HITECH Regulations and Compliance

Title XIII of ARRA, also known as the Health Information Technology for Economic and Clinical Health Act (HITECH Act), reserves $22 billion to "advance the use of health information technology" -- in large part so the U.S. will be able to move to e-health records by a 2014 deadline.

The HITECH Act includes a number of measures designed to broaden the scope and increase the rigor of HIPAA compliance. New updates to the law are added on a regular basis. In terms of the management and protection of PHI data, five key areas are especially important.

  1. Increased responsibility for Information Security Officers (Electronic Communication) The HITECH Act requires proactive administrative management of all users who have access to or connect to the chosen communication system. The authority and responsibilities roles of the Information Security Officer are significantly increased. Actions taken by the Information Security Officer are required to have an audit trail.
  2. Proactive enforcement The HITECH Act requires periodic audits to ensure that covered entities and business associates are in compliance with the requirements of the HITECH Act. If required technology is not in place by 2015, these incentives turn into penalties and payment cuts.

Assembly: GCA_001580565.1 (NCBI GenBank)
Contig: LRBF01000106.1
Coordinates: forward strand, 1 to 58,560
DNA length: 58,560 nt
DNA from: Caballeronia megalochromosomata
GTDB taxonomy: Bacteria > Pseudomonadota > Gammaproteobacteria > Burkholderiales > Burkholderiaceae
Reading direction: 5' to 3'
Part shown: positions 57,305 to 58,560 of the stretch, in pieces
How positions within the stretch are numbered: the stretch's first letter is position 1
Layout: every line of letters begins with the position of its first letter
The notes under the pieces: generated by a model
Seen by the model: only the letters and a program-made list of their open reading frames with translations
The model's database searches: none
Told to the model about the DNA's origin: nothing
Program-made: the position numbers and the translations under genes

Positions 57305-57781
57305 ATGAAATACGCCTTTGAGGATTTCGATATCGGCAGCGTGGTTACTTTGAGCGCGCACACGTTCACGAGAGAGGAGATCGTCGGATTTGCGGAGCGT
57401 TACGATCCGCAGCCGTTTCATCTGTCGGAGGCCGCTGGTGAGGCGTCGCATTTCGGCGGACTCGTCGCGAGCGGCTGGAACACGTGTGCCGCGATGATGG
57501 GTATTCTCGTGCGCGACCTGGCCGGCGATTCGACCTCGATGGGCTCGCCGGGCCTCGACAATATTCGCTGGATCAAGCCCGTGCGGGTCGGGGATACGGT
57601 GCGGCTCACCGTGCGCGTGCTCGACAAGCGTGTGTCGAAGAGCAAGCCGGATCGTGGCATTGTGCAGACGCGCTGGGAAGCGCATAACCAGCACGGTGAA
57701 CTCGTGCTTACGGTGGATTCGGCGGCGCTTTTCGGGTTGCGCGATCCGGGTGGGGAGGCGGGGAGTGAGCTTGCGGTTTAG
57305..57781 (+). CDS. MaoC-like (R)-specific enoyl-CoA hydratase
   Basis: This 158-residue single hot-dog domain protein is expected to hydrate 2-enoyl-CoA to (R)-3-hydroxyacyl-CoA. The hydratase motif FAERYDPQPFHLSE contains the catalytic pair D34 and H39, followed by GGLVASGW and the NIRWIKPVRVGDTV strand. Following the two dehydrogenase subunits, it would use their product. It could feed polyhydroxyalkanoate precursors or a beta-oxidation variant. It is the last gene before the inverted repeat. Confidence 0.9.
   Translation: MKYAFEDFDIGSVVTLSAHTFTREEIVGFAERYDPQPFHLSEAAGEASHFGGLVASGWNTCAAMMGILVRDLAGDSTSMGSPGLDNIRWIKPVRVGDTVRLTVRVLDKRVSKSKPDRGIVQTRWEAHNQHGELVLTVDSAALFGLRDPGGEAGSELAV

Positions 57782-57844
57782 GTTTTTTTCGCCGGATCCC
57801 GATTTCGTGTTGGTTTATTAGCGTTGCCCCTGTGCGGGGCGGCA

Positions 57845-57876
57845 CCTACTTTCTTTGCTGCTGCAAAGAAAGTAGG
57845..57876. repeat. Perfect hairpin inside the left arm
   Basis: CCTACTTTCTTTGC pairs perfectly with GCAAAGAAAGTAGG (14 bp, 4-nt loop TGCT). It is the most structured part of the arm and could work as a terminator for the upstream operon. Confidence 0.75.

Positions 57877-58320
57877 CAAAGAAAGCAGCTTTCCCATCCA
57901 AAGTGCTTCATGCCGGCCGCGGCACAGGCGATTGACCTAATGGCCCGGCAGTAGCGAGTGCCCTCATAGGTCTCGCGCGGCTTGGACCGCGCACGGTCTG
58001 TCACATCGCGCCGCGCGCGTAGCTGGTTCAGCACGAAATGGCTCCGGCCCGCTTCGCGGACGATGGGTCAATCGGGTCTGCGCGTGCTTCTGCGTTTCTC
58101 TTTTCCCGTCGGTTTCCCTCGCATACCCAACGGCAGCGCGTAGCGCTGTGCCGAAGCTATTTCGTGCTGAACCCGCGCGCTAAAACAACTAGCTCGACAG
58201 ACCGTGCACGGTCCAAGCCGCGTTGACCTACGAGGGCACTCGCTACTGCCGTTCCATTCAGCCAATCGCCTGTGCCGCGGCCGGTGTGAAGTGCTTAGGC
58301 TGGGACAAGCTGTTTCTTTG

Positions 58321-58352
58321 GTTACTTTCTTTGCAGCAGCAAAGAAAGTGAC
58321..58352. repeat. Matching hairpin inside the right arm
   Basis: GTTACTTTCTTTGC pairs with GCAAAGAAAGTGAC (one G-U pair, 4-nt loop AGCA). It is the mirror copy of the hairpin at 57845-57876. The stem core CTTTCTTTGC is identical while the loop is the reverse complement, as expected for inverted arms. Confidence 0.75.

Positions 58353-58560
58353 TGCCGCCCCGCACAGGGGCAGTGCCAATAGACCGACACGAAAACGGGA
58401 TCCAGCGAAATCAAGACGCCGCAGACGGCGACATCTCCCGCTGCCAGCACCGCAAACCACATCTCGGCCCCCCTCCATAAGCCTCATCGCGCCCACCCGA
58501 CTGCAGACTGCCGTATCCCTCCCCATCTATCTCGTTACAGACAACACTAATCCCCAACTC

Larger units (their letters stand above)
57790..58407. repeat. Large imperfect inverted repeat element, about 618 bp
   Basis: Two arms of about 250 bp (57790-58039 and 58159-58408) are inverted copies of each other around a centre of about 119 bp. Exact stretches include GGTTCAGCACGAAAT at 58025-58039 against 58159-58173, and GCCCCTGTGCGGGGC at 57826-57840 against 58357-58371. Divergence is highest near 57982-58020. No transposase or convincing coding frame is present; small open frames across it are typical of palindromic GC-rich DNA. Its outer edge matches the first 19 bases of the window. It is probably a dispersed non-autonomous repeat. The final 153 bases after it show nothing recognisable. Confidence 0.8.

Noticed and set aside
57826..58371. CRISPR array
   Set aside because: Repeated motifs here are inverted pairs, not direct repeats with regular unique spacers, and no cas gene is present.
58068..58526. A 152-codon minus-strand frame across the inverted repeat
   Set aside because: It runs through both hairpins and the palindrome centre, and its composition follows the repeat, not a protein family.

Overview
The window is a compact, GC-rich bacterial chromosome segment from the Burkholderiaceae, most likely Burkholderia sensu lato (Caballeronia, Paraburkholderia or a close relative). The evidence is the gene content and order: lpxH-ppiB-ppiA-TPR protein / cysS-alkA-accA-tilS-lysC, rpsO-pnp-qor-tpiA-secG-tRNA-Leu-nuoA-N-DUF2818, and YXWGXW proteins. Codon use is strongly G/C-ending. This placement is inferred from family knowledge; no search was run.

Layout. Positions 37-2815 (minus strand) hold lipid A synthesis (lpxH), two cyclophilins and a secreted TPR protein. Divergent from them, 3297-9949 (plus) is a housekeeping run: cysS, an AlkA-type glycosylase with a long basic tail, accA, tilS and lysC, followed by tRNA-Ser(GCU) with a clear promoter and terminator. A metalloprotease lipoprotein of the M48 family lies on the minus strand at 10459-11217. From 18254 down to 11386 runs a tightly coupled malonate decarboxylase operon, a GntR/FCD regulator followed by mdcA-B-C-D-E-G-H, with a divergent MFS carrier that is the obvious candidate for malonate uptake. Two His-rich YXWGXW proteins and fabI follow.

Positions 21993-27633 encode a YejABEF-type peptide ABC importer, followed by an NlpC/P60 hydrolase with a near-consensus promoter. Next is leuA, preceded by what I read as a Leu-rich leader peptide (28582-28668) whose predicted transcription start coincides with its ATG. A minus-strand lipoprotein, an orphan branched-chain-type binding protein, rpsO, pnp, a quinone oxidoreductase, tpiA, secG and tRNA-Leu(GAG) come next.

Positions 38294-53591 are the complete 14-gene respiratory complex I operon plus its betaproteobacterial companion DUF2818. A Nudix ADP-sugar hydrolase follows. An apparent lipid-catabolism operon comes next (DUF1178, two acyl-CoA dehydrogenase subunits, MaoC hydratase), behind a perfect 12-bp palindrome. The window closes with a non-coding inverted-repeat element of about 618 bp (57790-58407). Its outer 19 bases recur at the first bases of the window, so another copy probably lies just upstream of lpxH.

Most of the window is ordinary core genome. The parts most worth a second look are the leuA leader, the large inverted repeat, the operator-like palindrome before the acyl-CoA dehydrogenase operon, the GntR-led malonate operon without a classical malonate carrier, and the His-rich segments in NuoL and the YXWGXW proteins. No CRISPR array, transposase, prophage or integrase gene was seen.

3. Extension of HIPAA rules to business associates The new law basically extends HIPAA privacy and security requirements to cover the business associates of covered entities. These business associates can include health information exchange organizations, regional health information organizations. In effect, these associates are now subject to the same requirements for PHI data security as covered entities.
  4. Stricter requirements for breach notifications The HITECH Act requires that patients be notified of any unauthorized acquisition, access, use, or disclosure of their unsecured PHI that compromises the privacy or security of such information.
  5. Encryption as a recognized methodology for protecting PHI The HITECH Act requires the secretary of HHS to issue guidance specifying the technologies and methodologies that render protected health information "unusable, unreadable or indecipherable" to unauthorized persons. HHS guidance identifies two encryption processes recognized by the National Institute of Standards and Technology (NIST) as rendering protected health information unusable, unreadable or indecipherable.

Axcension HIPAA HITECH Compliance Solution

Axcension's Data Security delivers dual value for HIPAA Security, HIPAA Privacy and HITECH Breach Disclosure Safe Harbor, enabling covered entities to:

  • Gain safe harbor from HITECH data breach disclosure through meeting DHHS, FTC, HITECH and NIST 800-111 requirements
  • Quickly, in as little as 5 days, implement high performance, transparent encryption with and access control for databases, files, content management systems, and other stored electronic patient health records
  • Obtain strong separation of duties and mitigate insider threat
  • Implement HIPAA Security mandated access controls and addressable encryption requirements
  • Lower overall cost through ease of key management and rapid implementation
 
 

                         

   
     

 

 

 

 

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